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Fact Sheet for Parents

Today children communicate and learn in ways unheard of ten or twenty years ago. The way that we talk to each other and share stuff is changing very fast. Most changes have been positive. Cell phones allow children to stay in touch with friends and family, parents and guardians. Cell phones can keep children safe in emergencies and help us know where they are. They can give children more independence in a safe way.

Young people, and even small children, usually know more than their parents about how to use this technology, often called ICTs. But young people do not always know how to look after themselves. It is up to parents and teachers to help them, keep them safe and make rules to protect them.

There are risks associated with this technology but the risks are about the way the technology is used and not the technology itself. Most of the risks are similar to those that children experience without the technology – such as bullying, sexual exploitation and abuse by adults and the criminal or risky misuse of personal information. Less risky behaviour, but very irritating and even disturbing, is the amount of time that children spend using cell phones or on computers.

We cannot allow children complete freedom in their use of ICTs. Given the risks, it is tempting to ban cell phones and the use of information and communication technology. But, as responsible adults, we have to remember that technology is not going to go away. It is a growing part of our children’s future. We need to protect them by giving them skills to use the technology confidently, wisely and safely.

It is sometimes difficult when your child knows more than you about something to not feel anxious. How can we make rules and regulations that are sensible but that still let our children benefit from the technology?

  • You can easily educate yourself about ICTs and their uses. Read the Understanding ICTS fact sheet to understand more about how cell phones, computers and social network sites like MXit work. Educate yourself about the risks and discuss these with your child. Explain that your rules aren’t because you don’t trust them, but because you don’t trust strangers. Your child is more likely to listen to you and respect your rules and opinions if they think that you know what you are talking about.
  • Teachers can use resource such as the Understanding ICTS fact sheet to understand how cell phones, computers and social network sites like MXit work.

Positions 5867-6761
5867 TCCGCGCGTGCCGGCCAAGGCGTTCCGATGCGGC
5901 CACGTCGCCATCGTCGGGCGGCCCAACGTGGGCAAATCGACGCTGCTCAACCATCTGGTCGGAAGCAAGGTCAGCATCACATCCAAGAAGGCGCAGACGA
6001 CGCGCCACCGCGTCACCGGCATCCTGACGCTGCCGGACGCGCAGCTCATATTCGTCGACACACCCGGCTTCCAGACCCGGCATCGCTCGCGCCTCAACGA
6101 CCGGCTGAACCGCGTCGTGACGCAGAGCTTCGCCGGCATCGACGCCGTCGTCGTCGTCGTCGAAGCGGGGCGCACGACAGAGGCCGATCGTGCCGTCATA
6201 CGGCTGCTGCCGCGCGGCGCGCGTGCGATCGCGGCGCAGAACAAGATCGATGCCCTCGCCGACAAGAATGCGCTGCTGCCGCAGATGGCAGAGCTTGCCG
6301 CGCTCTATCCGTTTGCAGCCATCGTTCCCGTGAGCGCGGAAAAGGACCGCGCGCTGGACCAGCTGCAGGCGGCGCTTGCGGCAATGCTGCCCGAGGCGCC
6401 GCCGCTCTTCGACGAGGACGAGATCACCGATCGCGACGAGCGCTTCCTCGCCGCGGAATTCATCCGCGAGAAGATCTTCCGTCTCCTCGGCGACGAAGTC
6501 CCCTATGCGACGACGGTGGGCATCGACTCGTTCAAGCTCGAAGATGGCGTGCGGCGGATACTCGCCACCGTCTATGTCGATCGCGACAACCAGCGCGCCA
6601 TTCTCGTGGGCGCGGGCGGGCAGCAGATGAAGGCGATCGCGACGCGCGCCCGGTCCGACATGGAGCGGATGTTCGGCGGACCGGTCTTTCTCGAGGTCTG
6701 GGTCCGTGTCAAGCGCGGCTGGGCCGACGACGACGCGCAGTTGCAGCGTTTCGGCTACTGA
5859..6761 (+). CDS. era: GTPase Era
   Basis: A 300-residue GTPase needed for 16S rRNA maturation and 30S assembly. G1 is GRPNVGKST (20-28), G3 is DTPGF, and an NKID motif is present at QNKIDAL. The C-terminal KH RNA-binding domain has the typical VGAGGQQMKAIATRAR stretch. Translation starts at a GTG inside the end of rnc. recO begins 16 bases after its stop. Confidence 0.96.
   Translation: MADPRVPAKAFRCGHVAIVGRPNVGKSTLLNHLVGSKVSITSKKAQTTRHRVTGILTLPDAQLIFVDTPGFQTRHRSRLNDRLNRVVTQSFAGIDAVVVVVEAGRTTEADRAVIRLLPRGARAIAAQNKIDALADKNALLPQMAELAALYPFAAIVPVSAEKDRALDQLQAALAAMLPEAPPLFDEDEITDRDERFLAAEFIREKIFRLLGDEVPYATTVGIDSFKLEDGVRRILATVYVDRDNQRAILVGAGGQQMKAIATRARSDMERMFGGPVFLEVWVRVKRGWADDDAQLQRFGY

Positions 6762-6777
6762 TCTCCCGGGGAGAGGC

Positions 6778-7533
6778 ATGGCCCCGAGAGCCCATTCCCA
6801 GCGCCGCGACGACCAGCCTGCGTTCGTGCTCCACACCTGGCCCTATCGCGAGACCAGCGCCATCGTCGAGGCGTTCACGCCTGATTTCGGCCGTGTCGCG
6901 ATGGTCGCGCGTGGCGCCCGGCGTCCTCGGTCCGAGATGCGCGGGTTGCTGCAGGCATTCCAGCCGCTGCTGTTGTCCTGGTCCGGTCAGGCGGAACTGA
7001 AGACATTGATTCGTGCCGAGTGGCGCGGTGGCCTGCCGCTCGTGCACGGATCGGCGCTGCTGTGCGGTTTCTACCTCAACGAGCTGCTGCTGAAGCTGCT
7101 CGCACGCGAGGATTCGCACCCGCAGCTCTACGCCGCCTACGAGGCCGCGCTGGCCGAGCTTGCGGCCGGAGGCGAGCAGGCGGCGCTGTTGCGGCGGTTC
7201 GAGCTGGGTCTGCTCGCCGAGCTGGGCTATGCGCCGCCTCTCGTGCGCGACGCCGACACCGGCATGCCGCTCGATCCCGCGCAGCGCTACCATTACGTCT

• Install social network sites, such as Facebook and MXit, on your own phone and computer, and learn how to use them. You will probably find it is not as difficult or unsafe as you think!
  • Encourage your students to use ICTs both confidently and safely and to see ICTs as something positive that they can control. Don’t give the impression that ICTs are something complicated, dangerous and scary. Possibly one staff member could be responsible for promoting the safe use of technology for example, by holding student quizzes and keeping teachers informed of developments.
  • Teach Internet safety and responsible behaviour using ICTs the same way you would teach your students about for example, bullying, and dealing with strangers and sexism. Essentially the same values and principles are involved. Discuss risks with your students so that they know the rules aren’t because you don’t trust them, but because you don’t trust other people, similar to general rules for example, about dangerous behaviour, bullying or sexual harassment.
  • Encourage your children to see ICTs as something fun and positive that they can control and use. To do this YOU need to develop confidence in using ICTs so that you can help your child use it safely. Don’t give the impression that ICTs are something complicated, dangerous and scary.
  • Install social network sites such as Facebook and MXit on your own phone computer, and learn how to use them. Make sure that you are on your child’s contact or friend list, especially if they are young.
  • Make clear rules that are sensible, practical and enforceable. It is easier if you can do this before you agree to give a child a cellphone or to pay for airtime. Set limits on airtime and the amount of time that children can spend on MXit. You can use your cell phone to check this. Be reasonable - remember that young people have a need to be in touch with their peers constantly – it is part of their social development. Cell phones have much more importance for them because of this, than for adults.
  • Children genuinely don’t usually know how to tell the difference between real friends and people pretending to be friends. People who want to hurt or exploit children can use Cellphones and social networking sites. Explain that social network sites are not the same as a personal diary or address book or a private telephone conversation.
  • Encourage your child to use monitored search engines or ones with parental controls. For example, a Web search site like Kid’s Click is run by librarians.
  • Check your child’s contact list regularly. First make sure they don’t have a second SIM card or phone!) Know who their friends are and their cell phone numbers. Do not ever allow children to meet with strangers unless you are with them. Check airtime use. Adults often exploit children by offering to buy them more airtime.
  • If your child disobeys you, you can remove their phone, or place blocks, such the chat room blocking feature.
  • Feel free to talk to the school about your concerns and work with teachers to protect and teach your child!